SOUTH CHARLESTON, WV (WOWK) — The black bear is no stranger to the Mountain State. But as a natural born predator, neighbors should be wary.
“We were sleeping and we heard a chicken scream. We looked out the window and a bear was running away with the chicken,” said Hallie Mason of South Hills.
The massive black bear got away with six of the Mason family’s chickens and spooked other neighborhood animals.
But it wasn’t just their beloved pets that the bear posed a threat too.
“My son who is 17 heard something going on out here. He ran out the door and came face to face with the bear. They were about eight feet apart,” said Mason.
Luckily their son escaped the bear, but their property was not left untouched. And since they live just down the street from an elementary school, they contacted the West Virginia Division of Natural Resources for help.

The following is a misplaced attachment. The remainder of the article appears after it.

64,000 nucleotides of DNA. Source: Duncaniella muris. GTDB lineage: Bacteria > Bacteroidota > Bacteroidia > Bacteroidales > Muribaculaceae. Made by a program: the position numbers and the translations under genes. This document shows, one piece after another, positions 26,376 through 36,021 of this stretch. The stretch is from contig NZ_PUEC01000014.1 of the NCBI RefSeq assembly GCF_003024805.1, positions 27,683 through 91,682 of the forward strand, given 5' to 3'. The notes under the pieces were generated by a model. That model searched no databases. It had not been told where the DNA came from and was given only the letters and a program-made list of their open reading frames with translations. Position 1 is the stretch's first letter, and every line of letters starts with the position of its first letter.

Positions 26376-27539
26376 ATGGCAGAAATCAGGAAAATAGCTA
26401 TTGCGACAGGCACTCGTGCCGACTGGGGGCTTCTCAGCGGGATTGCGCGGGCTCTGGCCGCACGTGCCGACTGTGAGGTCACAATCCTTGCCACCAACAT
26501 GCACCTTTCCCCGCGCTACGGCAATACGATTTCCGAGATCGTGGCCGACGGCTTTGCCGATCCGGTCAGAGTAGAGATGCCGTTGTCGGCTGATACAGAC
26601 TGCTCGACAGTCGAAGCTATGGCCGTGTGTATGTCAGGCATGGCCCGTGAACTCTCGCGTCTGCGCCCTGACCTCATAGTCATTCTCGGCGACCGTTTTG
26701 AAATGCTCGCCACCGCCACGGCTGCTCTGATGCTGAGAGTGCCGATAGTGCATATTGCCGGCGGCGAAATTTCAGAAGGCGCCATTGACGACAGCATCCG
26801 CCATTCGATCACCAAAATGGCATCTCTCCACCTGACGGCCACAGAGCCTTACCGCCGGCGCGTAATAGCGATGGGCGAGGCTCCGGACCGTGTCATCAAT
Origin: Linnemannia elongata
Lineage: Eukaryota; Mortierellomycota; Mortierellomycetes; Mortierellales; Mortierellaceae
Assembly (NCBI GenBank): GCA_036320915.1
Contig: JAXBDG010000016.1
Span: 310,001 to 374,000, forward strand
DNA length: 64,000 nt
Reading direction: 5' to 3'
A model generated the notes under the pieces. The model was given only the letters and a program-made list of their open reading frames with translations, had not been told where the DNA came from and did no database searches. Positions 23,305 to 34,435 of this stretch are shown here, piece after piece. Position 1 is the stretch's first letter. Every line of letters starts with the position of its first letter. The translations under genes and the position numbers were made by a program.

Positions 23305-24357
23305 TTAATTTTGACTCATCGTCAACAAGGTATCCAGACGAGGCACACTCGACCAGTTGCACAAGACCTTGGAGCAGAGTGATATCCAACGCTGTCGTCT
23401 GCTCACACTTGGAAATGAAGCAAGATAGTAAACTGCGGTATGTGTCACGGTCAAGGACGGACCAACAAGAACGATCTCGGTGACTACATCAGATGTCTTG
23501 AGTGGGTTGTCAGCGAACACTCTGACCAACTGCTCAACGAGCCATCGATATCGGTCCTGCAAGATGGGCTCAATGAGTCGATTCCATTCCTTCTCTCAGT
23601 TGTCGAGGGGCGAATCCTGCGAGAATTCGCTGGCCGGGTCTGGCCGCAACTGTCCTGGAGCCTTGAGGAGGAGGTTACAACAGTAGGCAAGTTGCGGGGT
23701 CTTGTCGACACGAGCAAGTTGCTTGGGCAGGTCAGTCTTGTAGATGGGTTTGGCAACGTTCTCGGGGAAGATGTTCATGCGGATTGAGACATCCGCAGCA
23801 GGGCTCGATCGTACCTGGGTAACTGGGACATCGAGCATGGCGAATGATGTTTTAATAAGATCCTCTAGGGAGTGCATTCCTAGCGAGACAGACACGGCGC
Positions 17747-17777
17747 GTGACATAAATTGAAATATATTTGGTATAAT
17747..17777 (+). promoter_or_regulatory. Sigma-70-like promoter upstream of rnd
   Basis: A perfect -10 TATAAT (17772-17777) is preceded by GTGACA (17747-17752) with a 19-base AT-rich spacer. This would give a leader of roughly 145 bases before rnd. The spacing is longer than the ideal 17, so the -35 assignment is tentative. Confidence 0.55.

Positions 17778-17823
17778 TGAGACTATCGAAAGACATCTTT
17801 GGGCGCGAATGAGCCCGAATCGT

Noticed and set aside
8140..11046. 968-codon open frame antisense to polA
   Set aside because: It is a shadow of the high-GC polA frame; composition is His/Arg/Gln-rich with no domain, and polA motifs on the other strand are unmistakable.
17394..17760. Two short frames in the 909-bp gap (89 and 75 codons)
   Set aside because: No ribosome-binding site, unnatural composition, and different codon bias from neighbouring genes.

“The bear had become habituated to people and food sources, and a risk to the public,” said Chief Paul Johanson with the West Virginia Division of Natural Resources.
So DNR took action.
“We had some difficulty catching the bear last year, but obviously it came out of hibernation this year and we have to take the steps necessary to capture and remove the bear,” said Johanson.
But there are more than this one bear. The best way to make sure these animals do not come onto your property, DNR says find the source of the food that the bears are attracted to.
“It’s unattended trash; sometimes it’s pet food. May actually be bird feeders. Once you remove that food source, the bear finds another place,” said Johanson.
As we continue into spring and bears come out of hibernation, you should be on the lookout and keep children and pets safe.